Write a workplace brief (8-10 double-spaced pages) of evidence-based recommendations to identify and address upcoding, an incorrect health care billing practice. Include a description of the major categories of health care fraud and abuse and the laws designed to address them.

Introduction

Health care leaders must be familiar with laws, regulations, and the associated organizational policies and procedures that support compliance. Fraud and abuse are just one example of an important compliance area in health care administration. This is a complex legal subject; however, many helpful government resources, are available to enhance understanding of laws, regulations, and steps to take when suspected or actual incidents occur.

Other important legal considerations within health care fraud and abuse include the:

· Federal False Claims Act.

· Anti-Kickback Statute.

· Physician Self-Referral Law.

· Criminal Health Care Fraud Statute.

· Exclusion Statute.

· Civil Monetary Penalties Law.

Some of these involve related or overlapping areas.

This point in your health care administration career is an ideal time to deepen your knowledge of and skills in these fraud and abuse areas. You may wish to develop a short list of legal topics to assist in the ongoing future monitoring of workplace activities. It is important to include the associated authoritative governmental websites in your topic list.

In this assessment, you will continue your teamwork for Vila Health’s Chief Compliance Officer. This time, you have been tasked with constructing a workplace brief for recommendations on the identification of and interventions to address incorrect healthcare billing practices. In this case, upcoding is the incorrect billing practice that is the focus of the Chief Compliance Officer. Your workplace brief will be used to influence future policy and procedure content for billing practices, including the incorrect practice of upcoding.  

Instructions

In this assessment, you will continue as a member of the Chief Compliance Officer’s team. Recently, an incorrect billing practice known as upcoding has been discovered. Upcoding is a common area for fraud and abuse, and the recent incident has become an area of major focus for the Chief Compliance Officer.

The Chief Compliance Officer has tasked you with researching and making evidence-based recommendations about how to identify and address this incorrect billing practice. Your recommendations will be considered for possible inclusion in future policy and procedure content.

The Chief Compliance Officer has stressed with you the importance of incorporating evidence-based recommendations. This individual is specifically interested in the Office of the Inspector General’s position on upcoding, any relevant case precedents, and any available resources for health care organizations. You know from experience that the workplace brief will need to include substantiation of all facts and recommendations from authoritative sources. The team leader has asked you to cover all of the following headings in your brief:

Major Categories of Health Care Fraud and Abuse (2 pages)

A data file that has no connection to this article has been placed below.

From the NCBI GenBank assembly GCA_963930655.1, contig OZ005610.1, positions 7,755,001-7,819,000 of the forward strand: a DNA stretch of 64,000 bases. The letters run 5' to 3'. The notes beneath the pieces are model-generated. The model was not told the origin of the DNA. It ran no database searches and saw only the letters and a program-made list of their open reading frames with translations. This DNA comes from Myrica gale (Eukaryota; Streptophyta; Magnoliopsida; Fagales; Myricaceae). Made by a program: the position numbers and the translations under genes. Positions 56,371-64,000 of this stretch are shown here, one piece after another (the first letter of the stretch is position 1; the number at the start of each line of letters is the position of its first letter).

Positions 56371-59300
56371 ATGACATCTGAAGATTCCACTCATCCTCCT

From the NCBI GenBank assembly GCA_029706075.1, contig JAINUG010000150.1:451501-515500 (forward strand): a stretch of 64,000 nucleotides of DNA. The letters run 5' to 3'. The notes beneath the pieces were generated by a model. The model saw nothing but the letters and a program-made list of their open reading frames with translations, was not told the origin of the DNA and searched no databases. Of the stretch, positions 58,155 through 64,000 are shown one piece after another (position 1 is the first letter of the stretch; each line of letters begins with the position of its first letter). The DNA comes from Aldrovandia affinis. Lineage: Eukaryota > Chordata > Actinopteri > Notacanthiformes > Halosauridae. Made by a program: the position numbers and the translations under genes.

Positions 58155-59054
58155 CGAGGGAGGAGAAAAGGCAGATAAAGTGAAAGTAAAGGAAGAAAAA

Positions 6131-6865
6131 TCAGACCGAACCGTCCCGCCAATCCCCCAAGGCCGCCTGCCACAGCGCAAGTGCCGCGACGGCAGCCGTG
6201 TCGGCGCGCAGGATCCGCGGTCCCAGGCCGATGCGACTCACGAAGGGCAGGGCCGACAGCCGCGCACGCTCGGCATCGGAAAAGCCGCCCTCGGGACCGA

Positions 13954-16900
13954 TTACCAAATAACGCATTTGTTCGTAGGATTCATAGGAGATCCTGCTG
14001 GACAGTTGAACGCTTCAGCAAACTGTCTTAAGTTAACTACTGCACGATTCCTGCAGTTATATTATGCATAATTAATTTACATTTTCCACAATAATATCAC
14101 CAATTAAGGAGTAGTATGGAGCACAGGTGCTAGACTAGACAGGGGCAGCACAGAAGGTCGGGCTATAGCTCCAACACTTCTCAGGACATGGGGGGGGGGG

· Describe the major categories of health care fraud and abuse.

. Be sure to include the billing practice known as upcoding.

Five Health Care Fraud and Abuse Laws (3 pages)

· Provide a synopsis of five laws relating to health care fraud and abuse.

· Include the rationale for why you selected the laws you did.

Upcoding and the Law (2–4 pages)

· Explain in detail one law pertaining to upcoding.

. Be sure to explain how the law specifically applies to upcoding.

· Provide an actual example of upcoding.

. Select your example from your suggested resources, from the research you conducted on the topic, or from your professional experience. If your example stems from your professional experience, please be sure to protect individual and organizational identities.

Identifying and Addressing Upcoding in Health Care (2–4 pages)

· Propose a list of evidence-based recommendations to identify and address upcoding in the health care environment.  

. Be sure to consider in your recommendations what the Office of Inspector General has to say about identifying and addressing upcoding.

. Tip: Visit these websites:

. Centers for Medicare and Medicaid Services. (2021). 

Medicare fraud & abuse: Prevent, detect, report

 [PDF].
 https://www.cms.gov/Outreach-and-Education/Medicare-Learning-Network-MLN/MLNProducts/Downloads/Fraud-Abuse-MLN4649244.pdf

. U.S. Department of Health & Human Services, Office of Inspector General. (n.d.). 
Compliance resources.
 https://oig.hhs.gov/compliance/

Additional Requirements

· Written communication: Use the linked 
Identifying and Addressing Upcoding Template [DOCX]
. Ensure your workplace brief is clear, succinct, well-organized, and generally free of errors in grammar, punctuation, and spelling. 

· Length: Approximately 8–10 double-spaced content pages in Times New Roman, 12-point font, including the reference page.

· Title page: Develop a descriptive title of approximately 5–15 words. It should stir interest yet maintain professional decorum. Ensure that your title page conforms to the current APA format.